Friday morning I got a call from our pediatrician, asking if she could pass our phone number to a new mother who just had a baby with Trisomy 21.
Two weeks before that, a blog reader forwarded an email to me about a newborn baby with T21 who is available for adoption to a religious Jewish family in the US.
Two weeks before that, another blog reader forwarded information to me about a woman in Israel who had given birth to twin boys with T21 who was shattered and devastated.
I gave my number to the doctor for the new mother, was in touch with the contact about adoption for the newborn baby and spoke to the mother of the infant twins.
What would I tell a new parent about raising a child with Down syndrome?
I know, it can feel overwhelming when you get the news. Maybe your mind is racing and you can’t believe that this has happened to you – this is supposed to happen to ‘other’ people. And now you’re the ‘other’ person. Maybe you’re unable to stop crying, maybe you feel that you did something wrong that you’re now being punished for. All of the doctors and staff (nurses, social worker) who spoke to me gave the impression that this was very sad news.
But I want to share with you a much more accurate perspective. It’s not sad. It’s not bad. It just is. Your child has been born with a medical difference, and that feels significant.
But it’s not nearly as significant as you might think. In fact, I would say that the less you pay attention to the diagnosis and the more you connect with him as your baby, the happier you’ll all be.
Here is what I think the most important things are to know in these early days:
- Raising a child with T21 is pretty much the same as raising any other child.
- He is capable of so much more than you think – put aside any preconceptions of who he is and what his limitations will be. No matter what the doctors tell you, they have no more idea than anyone else what his potential is.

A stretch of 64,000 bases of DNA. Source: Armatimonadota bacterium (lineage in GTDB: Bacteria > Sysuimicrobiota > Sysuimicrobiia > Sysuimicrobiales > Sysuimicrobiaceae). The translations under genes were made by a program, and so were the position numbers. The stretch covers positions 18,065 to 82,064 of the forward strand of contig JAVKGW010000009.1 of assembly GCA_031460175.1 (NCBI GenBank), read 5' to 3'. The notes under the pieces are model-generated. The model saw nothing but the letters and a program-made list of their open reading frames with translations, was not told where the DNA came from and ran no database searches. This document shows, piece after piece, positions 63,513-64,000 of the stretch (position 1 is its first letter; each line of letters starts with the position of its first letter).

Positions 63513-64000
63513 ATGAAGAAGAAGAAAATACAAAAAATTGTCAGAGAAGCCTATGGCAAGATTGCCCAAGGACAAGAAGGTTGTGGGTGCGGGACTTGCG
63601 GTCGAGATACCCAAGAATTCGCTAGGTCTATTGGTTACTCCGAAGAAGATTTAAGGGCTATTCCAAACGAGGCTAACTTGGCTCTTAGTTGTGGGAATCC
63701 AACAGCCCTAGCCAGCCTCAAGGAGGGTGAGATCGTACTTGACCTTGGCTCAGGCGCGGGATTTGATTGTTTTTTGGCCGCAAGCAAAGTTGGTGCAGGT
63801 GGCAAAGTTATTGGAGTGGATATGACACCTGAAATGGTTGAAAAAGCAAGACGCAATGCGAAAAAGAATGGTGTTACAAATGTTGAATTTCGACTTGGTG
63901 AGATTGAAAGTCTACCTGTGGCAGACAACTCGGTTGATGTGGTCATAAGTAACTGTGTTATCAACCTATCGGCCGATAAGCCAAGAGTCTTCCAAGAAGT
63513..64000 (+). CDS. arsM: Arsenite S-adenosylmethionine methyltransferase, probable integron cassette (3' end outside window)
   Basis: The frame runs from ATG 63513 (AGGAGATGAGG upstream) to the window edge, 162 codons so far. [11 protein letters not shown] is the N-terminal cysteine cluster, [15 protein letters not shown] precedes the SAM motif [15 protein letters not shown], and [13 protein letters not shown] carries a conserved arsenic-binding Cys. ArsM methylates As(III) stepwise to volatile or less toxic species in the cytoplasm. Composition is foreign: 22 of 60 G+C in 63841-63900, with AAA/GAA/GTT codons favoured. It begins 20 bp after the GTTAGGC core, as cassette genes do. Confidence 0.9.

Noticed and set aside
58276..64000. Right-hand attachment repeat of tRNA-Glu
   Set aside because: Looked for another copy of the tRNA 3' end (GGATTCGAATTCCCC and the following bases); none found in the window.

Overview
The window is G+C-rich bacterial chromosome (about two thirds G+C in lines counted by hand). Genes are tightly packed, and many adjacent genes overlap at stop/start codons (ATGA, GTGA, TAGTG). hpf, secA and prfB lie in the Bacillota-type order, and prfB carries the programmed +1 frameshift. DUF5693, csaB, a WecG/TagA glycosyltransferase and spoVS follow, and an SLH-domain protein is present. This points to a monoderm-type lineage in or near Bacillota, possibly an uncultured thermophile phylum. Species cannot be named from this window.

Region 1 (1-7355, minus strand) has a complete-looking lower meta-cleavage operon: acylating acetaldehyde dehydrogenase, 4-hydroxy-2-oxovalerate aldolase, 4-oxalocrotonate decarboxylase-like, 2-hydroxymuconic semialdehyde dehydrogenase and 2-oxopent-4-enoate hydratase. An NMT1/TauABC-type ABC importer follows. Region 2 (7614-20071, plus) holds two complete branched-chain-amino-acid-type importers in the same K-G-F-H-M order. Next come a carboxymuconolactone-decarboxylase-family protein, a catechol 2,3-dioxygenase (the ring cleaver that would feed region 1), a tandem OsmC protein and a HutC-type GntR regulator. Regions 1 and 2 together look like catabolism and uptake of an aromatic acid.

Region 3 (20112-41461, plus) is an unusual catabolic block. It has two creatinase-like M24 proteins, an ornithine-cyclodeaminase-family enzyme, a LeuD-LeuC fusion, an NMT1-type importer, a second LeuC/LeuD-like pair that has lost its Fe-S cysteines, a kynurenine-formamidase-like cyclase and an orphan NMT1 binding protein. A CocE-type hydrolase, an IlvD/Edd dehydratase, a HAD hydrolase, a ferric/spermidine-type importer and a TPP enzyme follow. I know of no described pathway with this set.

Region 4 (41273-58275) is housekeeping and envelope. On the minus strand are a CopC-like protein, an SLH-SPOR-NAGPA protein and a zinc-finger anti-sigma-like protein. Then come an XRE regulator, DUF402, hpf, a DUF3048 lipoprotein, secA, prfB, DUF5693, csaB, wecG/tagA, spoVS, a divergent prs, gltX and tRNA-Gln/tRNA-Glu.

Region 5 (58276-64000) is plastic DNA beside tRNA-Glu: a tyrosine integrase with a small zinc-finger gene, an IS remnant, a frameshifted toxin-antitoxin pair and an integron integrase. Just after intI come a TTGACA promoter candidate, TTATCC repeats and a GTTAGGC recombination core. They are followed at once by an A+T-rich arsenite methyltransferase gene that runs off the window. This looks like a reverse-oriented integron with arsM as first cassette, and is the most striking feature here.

- Trust his potential and support his process in the way that is right for who he is, not who you think he should be. He doesn’t have to prove himself.
- Most importantly, just love him. You are going to get so much love back. One day you’re going to look back and remember how you cried and felt devastated when he was born, and wish you could redo your initial response to reflect all the joy your child has brought into your life.
I just discovered this short video that ds8 and ds3 recently made together when I was out of the room. They aren’t supposed to touch my computer without permission but I was glad to have it and am sharing it with you because it’s an spontaneous and unscripted slice of our every day life with a child who happens to have T21. I’d love to know what your reaction to this video is!
When a child with T21 is born, there’s an assumption hanging over his head that he’s less inherently worthy because he’s different. We presume that having differences is a bad thing.
It’s really not.
But because of this negativity surrounding Down syndrome, parents feel like there’s been a mistake somewhere, something unfair has happened to them that shouldn’t have happened.
There are no mistakes in this world. Your child isn’t a mistake. His entrance into your family isn’t a mistake. You were divinely chosen to receive this child.
Not because you’re spiritually better than anyone else and ‘can handle it’. Not because you are worse than anyone and ‘he is your test’.
He is a child with unique gifts and abilities. He will shift your paradigm of parenting, he will teach you things you didn’t know you needed to know – and my personal feeling is that we won the lottery against all odds when Yirmi was born!